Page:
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Jefferson's Virginia Legacy (June 11, 2015)

Of all American Presidents, the one who knew wine best and cared about it most was Thomas Jefferson.

Jefferson acquired his knowledge during his time as the US ambassador to France between 1784 and 1794. During his tour of duty, he travelled extensively through the wine regions of France and beyond to those of Germany and Italy.

According to James Gabler in his book, Passions: The Wines and Travels of Thomas Jefferson, in the garden of his Paris residence on the Champs-Elysées, Jefferson experimented with grape growing. He planted vine cuttings acquired from such famous vineyards as Montrachet, Chambertin, Clos de Vougeot, Hochheim and Rüdesheim.

Jefferson returned from Europe to Virginia with a magnificent cellar which he kept stocked throughout his life, as well as advising Presidents Washington, Adams, Madison and Monroe on what they should lay down in the White House cellar.

At a White House dinner to honour recipients of the Nobel Prize on August 29th 1962, President Kennedy welcomed his guests by saying: "I think this is the most extraordinary collection of talent, of human knowledge, that has ever been gathered together at the White House, with the possible exception of when Thomas Jefferson dined alone."

To the curriculum vitae of his extraordinary life Jefferson could add the title, "Sommelier."

"Good wine is a daily necessity for me," Jefferson wrote, and more famously, "No nation is drunken where wine is cheap and none sober, where the dearness of wine substitutes ardent spirits as the common beverage." (Nota bene LCBO.)

As a Virginian farmer, the third president of the United States grew grapes for fifty years on his Monticello estate in Charlottesville. He also grew hemp (marijuana). The authenticity of the following quote attributed to him has not been proven in court but like all good gossip, it's worth repeating: "Some of my finest hours have been spent on my back veranda, smoking hemp and observing as far as my eye can see." But I'm sure he would have had a glass of wine in hand if not a reefer.

Jefferson, the principal author of the Declaration of Independence, died, ironically, on July 4th, 1826. After his death, Virginia wine seems to have petered out, a gradual decline hastened by the Prohibition years. But the state's wines continued to win the occasional gold medal in international competitions – usually for the Native North American grape Norton (incidentally, still the official grape of the State of Missouri).

It wasn't until the late 1950s that the first European vinifera varieties were planted. They rejuvenated the local wine industry. By 1995 Virginia had 46 wineries. Today they have 280 – mostly small boutique operations, though in terms of the number of wineries, the state ranks No. 5 in the US and 12th in total production.

There are echoes of Jefferson's wine evangelism in the career of an adopted son of Virginia: Burgundy-born Sébastien Marquet. Marquet currently makes wine at Doukénie Winery in the Short Hills Mountains of Loudoun Heights, a 45-minute drive northwest of Washington DC. He also consults, with his French Canadian wife Isabelle, to six other Virginian wineries.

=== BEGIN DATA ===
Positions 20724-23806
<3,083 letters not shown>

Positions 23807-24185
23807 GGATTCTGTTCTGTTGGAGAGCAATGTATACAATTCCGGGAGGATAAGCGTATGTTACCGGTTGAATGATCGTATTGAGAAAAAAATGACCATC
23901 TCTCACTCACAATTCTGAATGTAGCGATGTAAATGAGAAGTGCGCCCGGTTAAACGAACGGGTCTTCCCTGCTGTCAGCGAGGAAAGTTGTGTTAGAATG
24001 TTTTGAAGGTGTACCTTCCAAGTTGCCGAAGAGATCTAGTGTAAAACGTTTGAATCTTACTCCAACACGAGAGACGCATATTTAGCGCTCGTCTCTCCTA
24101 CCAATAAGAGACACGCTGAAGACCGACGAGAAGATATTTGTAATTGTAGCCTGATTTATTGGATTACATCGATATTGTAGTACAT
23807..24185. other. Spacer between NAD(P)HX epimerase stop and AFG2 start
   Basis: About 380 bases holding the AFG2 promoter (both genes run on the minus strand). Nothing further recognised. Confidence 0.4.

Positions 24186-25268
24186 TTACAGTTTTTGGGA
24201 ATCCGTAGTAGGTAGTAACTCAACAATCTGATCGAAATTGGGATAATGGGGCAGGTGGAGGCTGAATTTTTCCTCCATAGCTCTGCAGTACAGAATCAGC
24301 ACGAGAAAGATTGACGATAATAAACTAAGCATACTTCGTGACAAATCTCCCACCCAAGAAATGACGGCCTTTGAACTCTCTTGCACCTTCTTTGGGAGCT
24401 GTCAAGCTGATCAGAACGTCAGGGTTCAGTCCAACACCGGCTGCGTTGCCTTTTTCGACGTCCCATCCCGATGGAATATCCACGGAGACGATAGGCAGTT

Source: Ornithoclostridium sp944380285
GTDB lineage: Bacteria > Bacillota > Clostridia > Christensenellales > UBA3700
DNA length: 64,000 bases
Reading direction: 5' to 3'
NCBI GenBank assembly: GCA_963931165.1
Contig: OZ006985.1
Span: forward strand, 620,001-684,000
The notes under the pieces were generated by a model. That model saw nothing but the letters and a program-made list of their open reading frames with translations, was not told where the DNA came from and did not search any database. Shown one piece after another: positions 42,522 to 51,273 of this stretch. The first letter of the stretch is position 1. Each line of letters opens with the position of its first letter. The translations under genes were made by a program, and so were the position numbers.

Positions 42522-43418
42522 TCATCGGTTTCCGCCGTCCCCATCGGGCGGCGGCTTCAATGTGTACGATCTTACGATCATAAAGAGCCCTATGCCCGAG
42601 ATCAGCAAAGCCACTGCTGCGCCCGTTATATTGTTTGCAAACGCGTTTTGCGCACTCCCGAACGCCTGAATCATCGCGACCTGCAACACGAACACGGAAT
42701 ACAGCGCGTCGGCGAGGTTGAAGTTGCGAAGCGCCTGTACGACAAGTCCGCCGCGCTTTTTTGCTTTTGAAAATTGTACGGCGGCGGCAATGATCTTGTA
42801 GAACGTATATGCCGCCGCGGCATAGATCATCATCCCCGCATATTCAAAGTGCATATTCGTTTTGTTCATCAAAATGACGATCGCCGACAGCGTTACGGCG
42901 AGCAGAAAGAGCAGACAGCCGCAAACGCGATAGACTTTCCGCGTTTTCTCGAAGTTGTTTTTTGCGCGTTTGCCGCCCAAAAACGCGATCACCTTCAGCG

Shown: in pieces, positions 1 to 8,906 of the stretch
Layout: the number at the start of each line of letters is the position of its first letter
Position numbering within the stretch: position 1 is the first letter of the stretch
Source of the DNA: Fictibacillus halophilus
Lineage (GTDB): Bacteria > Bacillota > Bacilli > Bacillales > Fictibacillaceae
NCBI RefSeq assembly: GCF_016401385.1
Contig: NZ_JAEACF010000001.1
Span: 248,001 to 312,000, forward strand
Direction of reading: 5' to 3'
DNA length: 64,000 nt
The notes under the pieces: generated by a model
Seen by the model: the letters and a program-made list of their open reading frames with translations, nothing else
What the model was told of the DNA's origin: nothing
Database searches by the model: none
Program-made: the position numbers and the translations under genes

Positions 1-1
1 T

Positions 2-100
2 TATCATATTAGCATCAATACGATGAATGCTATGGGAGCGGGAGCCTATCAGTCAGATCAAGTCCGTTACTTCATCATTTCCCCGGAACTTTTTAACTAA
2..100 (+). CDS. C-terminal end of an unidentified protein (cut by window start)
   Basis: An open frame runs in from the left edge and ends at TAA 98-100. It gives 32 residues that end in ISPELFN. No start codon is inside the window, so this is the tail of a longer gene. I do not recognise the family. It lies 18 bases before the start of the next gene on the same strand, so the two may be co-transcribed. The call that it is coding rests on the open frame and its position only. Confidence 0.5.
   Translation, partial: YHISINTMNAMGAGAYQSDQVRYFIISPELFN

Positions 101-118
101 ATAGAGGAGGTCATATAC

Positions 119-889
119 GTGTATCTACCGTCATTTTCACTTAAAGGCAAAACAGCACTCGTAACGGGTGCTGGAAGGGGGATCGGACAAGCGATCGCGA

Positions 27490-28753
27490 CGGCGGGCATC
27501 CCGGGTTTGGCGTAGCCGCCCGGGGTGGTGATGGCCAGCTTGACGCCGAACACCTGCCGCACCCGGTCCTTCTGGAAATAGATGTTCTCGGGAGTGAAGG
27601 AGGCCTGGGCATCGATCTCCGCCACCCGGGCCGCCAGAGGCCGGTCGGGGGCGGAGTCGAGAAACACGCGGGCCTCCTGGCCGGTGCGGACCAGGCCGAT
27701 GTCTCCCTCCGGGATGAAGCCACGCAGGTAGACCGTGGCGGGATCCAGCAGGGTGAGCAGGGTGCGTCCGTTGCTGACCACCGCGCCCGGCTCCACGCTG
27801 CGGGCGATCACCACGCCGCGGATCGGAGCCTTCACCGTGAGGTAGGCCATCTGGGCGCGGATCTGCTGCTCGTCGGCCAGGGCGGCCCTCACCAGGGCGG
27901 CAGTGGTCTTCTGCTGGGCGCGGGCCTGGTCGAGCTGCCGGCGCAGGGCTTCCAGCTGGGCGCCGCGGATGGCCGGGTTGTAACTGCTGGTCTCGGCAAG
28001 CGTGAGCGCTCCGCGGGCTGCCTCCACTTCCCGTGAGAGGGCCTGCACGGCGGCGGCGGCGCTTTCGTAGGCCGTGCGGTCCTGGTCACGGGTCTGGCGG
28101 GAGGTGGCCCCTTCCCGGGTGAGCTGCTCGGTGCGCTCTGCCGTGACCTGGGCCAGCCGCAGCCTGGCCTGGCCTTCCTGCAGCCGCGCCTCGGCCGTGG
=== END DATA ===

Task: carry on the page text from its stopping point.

Marquet's grandmother was a winemaker and his parents owned a restaurant. At the age of 13 he was sent by his parents, at his own request, to the Lycée Viticole et Oenologue de Beaune to learn winemaking. Students there have ten hours a week of wine tasting (God bless the French).

From 1993 to 1996, he managed vineyards and produced wine in Languedoc-Roussillon. Looking for further challenges, in 1996, with the assistance of the French government, he launched a vineyard on Martinique, the first such enterprise in the Caribbean. (Irrelevant digression: the unofficial flag of Martinique is the old French Ensign, a white cross on a blue field with fer-de-lance vipers in each quarter of the cross. These snakes are native to the island.)

Such are the climatic conditions on Martinique that Marquet was able to get two and half crops a year from his vineyard, which was planted to Syrah, Viognier, Grenache, Mourvèdre, Cabernet Sauvignon, Cabernet Franc, as well as table grapes.

On Martinique in 2000, he met Dr. D'Arcy Dornan, a specialist in tourism studies at UC Davis, who suggested he come to California. Marquet spent eight vintages in Sonoma and Napa making wine at several wineries. Then Virginia beckoned and he was hired by George Bazaco as winemaker and general manager of the family winery, Doukénie. Doukénie is Greek for "Duchess," the name of George's grandmother who emigrated from Greece to the United States at the age of fourteen.

Sebastién Marquet's first vintage at Doukénie was in 2007 and since then he has produced a range of red and white vinifera wines from Virginian grapes. Assessing his own history in Virginia, along with that of his colleagues, he told me, "I think Thomas Jefferson would be proud today."

Of the wine they're growing, I imagine, not the hemp.




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